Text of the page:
The resurgence of the comic book medium allowed for greater experimentation from creators. At DC, titles such as Young Love, Tales of the Unexpected , and Dial H for Hero enabled writers and artists to tell unique stories that operated outside the status quo. Even Lois Lane had her own title! Unlike the Golden Age, which suffered a fairly abrupt ending, the Silver Age would enable the medium to thrive and ultimately evolve as the Bronze Age dawned in the 1970s.
The Silver Age and the Present
Much of today’s audience looks back on Silver Age stories with disdain for storytelling that is deemed goofy or unsophisticated, and art styles that are considered crude. However, many of the acclaimed comic books that have been published in recent years do not owe their success to the “grim and gritty” movement that characterized the late 1980s to the early part of the 2000s, but rather the “outdated” concepts birthed the 1950s and 1960s.
Grant Morrison’s Batman saga, while divisive during its initial publication, is now considered one of defining runs for the character due to its incorporation of elements from the character’s entire 70-plus year publication history. The crown jewel of this run is (arguably) Batman: R.I.P., a story celebrated for its creativity and use of antiquated Silver Age concepts. But would this story even come to be without the publication of 1958’s “The Space Batman from Planet X” (Batman #113) or 1959’s “Batman Meets Bat-Mite” (Detective Comics #267)? The concept of Batman, Incorporated from later in his run is a resurrection of the “Batmen of All Nations” story from 1955. Even the oft-derided Rainbow Creature from 1960’s Batman #134 had a cameo in Morrison’s Bat-epic.
Green Lantern is considered one of the coolest corners of the DC universe, yet its popularity would not be possible without the passion of Geoff Johns for the classic Silver Age material. Prior to his death in the mid 1990s, Hal Jordan was not a terribly compelling character. In resurrecting him, Geoff Johns returned the character to his roots as a brash, unpredictable hero. Though the storytelling techniques used in Johns’ run had modern day sensibilities, the core essence of the Hal Jordan character was that from Showcase #22 back in 1959.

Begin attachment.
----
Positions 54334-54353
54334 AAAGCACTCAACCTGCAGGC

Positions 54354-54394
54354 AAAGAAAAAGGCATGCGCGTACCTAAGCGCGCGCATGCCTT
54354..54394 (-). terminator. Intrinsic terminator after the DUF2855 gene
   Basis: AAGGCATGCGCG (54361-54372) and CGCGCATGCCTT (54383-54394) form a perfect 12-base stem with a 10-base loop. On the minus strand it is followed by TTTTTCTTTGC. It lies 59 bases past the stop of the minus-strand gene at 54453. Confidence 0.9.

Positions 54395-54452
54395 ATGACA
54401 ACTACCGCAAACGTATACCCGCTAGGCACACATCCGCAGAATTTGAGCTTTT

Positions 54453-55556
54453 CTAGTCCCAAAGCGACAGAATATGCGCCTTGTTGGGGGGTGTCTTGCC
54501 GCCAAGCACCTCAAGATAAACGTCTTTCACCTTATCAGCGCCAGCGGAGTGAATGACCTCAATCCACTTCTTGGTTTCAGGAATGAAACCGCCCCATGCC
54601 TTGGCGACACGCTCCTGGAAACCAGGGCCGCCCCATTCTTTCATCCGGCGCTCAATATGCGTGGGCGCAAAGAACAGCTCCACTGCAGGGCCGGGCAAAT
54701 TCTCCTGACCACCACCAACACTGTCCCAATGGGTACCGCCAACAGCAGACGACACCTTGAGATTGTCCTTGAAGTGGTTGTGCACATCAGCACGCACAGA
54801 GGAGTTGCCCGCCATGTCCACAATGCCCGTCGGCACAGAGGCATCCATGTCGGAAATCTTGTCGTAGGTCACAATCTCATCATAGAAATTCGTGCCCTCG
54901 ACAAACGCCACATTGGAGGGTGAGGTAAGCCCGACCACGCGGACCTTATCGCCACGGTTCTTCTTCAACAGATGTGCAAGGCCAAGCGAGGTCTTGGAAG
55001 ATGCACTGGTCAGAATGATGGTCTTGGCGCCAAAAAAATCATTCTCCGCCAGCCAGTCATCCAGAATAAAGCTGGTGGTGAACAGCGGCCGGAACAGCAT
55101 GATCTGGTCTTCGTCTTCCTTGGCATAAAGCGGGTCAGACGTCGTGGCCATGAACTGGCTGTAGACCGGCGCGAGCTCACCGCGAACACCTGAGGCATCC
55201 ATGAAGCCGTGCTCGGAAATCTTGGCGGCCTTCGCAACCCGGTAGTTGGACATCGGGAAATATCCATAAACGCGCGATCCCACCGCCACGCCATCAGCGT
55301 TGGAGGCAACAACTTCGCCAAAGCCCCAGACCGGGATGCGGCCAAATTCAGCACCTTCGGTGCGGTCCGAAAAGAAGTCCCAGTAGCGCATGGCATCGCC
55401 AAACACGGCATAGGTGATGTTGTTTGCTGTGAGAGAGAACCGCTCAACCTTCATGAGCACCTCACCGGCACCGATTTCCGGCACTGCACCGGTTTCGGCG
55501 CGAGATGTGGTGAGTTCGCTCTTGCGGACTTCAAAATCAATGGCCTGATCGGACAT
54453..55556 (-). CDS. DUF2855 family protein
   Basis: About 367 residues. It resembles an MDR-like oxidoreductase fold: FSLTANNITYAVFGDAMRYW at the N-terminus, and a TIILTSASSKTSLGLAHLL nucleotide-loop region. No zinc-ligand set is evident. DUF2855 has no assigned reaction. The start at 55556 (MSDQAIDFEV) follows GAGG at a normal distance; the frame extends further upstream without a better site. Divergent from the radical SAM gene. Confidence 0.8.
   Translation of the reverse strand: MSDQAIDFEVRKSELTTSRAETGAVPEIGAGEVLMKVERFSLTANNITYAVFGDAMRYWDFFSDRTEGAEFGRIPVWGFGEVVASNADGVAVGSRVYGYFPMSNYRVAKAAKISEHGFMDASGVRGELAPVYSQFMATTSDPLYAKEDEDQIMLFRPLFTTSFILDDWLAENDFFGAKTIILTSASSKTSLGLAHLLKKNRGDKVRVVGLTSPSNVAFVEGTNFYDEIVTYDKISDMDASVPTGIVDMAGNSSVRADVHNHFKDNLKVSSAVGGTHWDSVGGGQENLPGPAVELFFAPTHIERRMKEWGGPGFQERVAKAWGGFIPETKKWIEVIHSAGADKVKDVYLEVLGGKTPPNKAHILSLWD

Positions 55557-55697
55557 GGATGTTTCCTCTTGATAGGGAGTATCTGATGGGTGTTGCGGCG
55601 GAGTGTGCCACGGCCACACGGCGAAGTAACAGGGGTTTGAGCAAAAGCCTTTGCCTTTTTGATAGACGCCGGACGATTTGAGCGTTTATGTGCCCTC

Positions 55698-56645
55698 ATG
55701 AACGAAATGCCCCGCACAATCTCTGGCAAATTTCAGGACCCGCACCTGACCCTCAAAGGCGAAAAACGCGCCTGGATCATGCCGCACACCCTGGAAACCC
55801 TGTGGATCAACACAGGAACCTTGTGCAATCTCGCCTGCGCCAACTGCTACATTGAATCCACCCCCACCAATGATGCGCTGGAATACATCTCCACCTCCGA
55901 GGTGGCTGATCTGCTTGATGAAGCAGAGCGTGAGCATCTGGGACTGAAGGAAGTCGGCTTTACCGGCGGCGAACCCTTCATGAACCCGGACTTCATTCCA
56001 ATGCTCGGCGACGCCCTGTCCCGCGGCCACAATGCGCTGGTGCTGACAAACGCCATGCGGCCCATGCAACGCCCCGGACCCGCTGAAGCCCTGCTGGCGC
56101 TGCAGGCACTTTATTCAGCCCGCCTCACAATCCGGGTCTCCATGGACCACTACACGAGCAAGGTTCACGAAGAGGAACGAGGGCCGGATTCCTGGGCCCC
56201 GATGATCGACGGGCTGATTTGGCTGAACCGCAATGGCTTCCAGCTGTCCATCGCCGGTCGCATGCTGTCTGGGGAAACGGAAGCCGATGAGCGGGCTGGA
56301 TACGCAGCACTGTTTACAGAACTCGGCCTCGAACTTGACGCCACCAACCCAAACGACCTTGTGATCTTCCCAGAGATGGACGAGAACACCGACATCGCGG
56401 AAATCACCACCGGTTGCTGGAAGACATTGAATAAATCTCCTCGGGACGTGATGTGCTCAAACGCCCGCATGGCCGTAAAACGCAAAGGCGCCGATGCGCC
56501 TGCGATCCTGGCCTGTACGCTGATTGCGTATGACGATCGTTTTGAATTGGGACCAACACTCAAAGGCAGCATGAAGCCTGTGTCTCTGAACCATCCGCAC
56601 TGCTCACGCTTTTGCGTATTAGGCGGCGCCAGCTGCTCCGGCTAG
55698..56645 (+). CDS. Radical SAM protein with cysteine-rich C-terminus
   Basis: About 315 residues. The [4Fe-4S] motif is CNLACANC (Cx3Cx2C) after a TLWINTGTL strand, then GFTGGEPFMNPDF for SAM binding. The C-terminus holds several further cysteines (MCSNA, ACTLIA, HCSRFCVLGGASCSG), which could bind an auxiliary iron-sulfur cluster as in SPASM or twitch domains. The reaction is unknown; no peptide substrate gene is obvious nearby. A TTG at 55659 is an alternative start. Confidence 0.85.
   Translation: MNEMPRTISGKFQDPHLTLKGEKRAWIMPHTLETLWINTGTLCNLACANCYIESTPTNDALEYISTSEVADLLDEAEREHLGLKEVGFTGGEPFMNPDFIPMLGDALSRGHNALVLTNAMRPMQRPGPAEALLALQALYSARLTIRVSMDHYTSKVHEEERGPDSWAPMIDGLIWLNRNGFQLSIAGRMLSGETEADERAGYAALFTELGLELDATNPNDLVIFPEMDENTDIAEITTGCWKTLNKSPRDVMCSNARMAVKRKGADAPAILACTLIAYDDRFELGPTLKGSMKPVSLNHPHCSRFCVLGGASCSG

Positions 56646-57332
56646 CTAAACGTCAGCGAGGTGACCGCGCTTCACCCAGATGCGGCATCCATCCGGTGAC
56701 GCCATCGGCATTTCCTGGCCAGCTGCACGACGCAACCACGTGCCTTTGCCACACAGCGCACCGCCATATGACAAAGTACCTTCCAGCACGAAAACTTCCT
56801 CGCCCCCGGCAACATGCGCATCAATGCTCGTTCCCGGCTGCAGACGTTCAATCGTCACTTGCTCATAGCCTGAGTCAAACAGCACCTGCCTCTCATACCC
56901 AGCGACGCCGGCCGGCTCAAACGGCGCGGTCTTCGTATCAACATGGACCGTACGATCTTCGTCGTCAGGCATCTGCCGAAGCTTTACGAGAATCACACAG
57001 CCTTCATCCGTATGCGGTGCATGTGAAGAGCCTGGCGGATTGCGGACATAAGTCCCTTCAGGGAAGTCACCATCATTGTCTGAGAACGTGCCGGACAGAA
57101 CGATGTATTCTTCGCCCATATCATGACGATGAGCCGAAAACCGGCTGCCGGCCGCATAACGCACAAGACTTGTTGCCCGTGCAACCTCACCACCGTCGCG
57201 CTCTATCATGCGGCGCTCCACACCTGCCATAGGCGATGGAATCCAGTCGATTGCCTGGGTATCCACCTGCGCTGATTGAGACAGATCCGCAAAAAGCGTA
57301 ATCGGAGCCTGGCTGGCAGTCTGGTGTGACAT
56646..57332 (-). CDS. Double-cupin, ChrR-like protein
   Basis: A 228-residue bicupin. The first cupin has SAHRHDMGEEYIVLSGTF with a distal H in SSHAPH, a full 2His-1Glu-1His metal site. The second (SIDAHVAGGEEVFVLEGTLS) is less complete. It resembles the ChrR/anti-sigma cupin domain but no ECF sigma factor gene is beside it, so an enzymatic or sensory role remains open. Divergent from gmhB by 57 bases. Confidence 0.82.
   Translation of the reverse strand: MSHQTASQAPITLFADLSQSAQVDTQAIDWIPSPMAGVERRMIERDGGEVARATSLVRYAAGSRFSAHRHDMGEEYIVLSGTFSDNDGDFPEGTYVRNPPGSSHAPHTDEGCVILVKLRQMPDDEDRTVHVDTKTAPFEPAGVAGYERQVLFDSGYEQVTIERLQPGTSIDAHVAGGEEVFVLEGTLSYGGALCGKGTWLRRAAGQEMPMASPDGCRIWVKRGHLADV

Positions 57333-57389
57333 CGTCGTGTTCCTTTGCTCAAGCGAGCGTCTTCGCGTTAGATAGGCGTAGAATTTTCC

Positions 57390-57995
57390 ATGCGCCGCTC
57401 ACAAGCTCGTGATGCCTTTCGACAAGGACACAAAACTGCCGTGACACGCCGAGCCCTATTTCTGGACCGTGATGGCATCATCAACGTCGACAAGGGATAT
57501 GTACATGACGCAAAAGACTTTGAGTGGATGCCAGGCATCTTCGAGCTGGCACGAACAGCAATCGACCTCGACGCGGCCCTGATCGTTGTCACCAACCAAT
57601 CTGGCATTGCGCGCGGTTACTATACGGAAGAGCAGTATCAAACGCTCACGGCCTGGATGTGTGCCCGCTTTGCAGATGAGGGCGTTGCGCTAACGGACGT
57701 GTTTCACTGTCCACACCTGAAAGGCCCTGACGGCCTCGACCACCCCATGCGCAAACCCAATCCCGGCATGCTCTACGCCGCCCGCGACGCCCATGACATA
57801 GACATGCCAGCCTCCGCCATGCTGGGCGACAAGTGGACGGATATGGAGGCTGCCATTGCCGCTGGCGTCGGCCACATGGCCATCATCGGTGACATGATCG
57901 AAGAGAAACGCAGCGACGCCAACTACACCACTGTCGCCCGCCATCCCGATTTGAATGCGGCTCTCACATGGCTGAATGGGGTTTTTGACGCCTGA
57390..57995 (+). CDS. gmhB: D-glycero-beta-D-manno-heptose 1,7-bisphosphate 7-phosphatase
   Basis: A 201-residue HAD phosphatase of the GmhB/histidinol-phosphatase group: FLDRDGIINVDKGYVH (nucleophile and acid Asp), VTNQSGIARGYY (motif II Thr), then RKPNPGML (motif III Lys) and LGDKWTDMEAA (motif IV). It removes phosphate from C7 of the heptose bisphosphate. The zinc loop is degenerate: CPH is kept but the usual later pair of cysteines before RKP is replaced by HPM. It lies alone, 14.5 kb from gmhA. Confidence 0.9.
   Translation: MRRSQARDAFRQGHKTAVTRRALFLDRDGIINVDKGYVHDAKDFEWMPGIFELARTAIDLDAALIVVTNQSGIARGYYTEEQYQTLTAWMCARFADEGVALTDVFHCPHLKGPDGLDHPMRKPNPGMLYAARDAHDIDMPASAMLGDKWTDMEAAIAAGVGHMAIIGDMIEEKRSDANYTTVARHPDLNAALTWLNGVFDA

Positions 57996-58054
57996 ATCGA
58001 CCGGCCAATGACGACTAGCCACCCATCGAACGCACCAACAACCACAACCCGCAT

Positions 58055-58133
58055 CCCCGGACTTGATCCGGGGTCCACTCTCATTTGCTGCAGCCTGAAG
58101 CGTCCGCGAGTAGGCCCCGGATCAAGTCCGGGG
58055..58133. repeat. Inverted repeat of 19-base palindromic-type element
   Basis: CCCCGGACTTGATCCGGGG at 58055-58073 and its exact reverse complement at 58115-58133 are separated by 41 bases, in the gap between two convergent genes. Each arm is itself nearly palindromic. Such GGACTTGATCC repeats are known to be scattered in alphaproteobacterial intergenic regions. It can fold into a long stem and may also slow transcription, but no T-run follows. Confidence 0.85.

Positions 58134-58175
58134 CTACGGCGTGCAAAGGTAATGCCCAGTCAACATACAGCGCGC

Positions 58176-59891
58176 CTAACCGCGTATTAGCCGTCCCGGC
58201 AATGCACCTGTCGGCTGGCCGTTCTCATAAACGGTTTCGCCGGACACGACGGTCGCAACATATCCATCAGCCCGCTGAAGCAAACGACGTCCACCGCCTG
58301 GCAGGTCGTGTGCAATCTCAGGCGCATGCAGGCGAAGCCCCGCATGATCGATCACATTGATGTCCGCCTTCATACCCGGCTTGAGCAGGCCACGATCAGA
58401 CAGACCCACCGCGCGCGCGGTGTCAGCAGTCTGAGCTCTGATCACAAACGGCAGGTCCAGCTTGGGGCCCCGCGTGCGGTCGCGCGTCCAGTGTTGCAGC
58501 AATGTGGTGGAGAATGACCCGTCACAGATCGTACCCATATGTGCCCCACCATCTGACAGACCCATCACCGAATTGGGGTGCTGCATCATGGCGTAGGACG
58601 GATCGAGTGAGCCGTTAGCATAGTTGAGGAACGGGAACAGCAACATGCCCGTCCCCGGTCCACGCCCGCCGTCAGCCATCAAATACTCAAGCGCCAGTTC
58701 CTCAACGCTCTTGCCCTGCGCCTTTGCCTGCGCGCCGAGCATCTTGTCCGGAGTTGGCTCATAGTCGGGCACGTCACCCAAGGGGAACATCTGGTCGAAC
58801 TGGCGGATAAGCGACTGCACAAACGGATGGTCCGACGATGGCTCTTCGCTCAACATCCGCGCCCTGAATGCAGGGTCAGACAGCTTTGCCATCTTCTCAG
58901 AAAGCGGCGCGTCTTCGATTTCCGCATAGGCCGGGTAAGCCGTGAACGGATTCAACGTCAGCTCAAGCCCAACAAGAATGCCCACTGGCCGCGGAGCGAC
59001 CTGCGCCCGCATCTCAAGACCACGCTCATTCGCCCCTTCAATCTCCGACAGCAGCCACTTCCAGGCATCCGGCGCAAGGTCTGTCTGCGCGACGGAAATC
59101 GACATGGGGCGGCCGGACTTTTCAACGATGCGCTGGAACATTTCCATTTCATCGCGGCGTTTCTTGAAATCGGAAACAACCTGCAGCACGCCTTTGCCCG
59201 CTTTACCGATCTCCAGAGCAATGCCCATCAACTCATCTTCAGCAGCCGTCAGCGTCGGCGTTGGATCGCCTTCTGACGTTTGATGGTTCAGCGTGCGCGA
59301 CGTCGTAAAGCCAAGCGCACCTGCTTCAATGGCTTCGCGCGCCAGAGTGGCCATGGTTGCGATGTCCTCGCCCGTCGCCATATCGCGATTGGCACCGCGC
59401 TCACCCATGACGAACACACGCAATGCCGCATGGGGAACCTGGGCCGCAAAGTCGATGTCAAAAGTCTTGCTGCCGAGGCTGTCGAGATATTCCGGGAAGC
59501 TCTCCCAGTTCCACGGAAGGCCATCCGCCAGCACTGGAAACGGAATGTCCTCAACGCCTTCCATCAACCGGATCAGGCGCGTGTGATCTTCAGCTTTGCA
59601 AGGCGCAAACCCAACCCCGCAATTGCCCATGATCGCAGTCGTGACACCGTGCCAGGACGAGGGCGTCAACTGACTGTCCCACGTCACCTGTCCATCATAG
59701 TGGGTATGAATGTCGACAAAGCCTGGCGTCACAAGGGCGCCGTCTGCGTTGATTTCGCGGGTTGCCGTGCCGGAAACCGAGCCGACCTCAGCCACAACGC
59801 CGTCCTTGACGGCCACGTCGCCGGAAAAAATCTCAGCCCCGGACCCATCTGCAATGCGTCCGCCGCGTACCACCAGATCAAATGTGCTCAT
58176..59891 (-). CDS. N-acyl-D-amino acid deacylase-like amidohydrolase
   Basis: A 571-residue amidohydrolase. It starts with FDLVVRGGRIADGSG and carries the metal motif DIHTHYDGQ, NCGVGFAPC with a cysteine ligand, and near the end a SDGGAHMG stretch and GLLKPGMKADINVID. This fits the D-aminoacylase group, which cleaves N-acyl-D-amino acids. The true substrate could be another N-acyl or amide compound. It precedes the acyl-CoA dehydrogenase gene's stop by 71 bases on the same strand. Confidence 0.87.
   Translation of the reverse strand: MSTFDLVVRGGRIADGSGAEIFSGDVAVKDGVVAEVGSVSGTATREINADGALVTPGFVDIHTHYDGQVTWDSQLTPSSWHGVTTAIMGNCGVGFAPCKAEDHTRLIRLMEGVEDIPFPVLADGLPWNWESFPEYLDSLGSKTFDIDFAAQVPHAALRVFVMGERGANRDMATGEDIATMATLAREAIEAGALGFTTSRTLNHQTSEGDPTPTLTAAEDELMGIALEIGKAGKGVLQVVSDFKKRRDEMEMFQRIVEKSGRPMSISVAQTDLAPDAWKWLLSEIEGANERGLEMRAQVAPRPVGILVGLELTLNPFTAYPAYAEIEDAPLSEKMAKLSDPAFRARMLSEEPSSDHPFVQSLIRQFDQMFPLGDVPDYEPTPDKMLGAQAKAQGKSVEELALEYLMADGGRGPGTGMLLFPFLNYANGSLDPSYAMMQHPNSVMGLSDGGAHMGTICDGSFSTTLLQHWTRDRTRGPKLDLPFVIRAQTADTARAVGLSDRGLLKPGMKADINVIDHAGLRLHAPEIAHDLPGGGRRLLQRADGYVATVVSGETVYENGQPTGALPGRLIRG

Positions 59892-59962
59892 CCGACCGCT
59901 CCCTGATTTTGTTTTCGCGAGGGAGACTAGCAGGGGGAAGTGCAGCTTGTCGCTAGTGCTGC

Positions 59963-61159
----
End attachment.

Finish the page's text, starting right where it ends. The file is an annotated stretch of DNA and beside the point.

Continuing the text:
Looking at current publications at the local comic shop, those that receive the greatest acclaim are not the ones that are inherently dark and serious, but rather titles that have managed to capture the charm and joy of the comic books published in the 1950s and 1960s. Marvel’s Daredevil and FF have received high acclaim for their sophisticated stories paired with a sense of fun. DC has earned similar accolades for its lighthearted fare such as Adventures of Superman, The Flash, and Batman ‘66, the last one being an adaptation of the campy television series. Even the acclaimed Wonder Woman by Brian Azzarello has enjoyed moments of levity throughout the course of its run. Meanwhile, much criticism has been laid at DC’s feet for the overly serious tone of its other titles. Sure, there have been exceptions—Batman and Green Arrow come to mind—but more and more of today’s comic books are able to blend the complex themes of modern storytelling with the amusement of the Silver Age to great success.
With an increased demand for “brighter” stories, readers may benefit from diving deep into the back issue bins at their local comic stores. The writing may be simplistic and the artwork not as refined, but never was there a period filled with more insane concepts (complemented by a wink and a grin) than the Silver Age. Pick up a collection of Tales of the Unexpected, or read some Martian Manhunter before his addiction to Oreos. Check out Batman: The Black Casebook for off-the-wall stories that inspired Batman: R.I.P, or some classic Elongated Man that’ll really make you cry the next time you take a spin through Identity Crisis. More and more, writers are informed by the stories of the Silver Age. Isn’t it time you were too?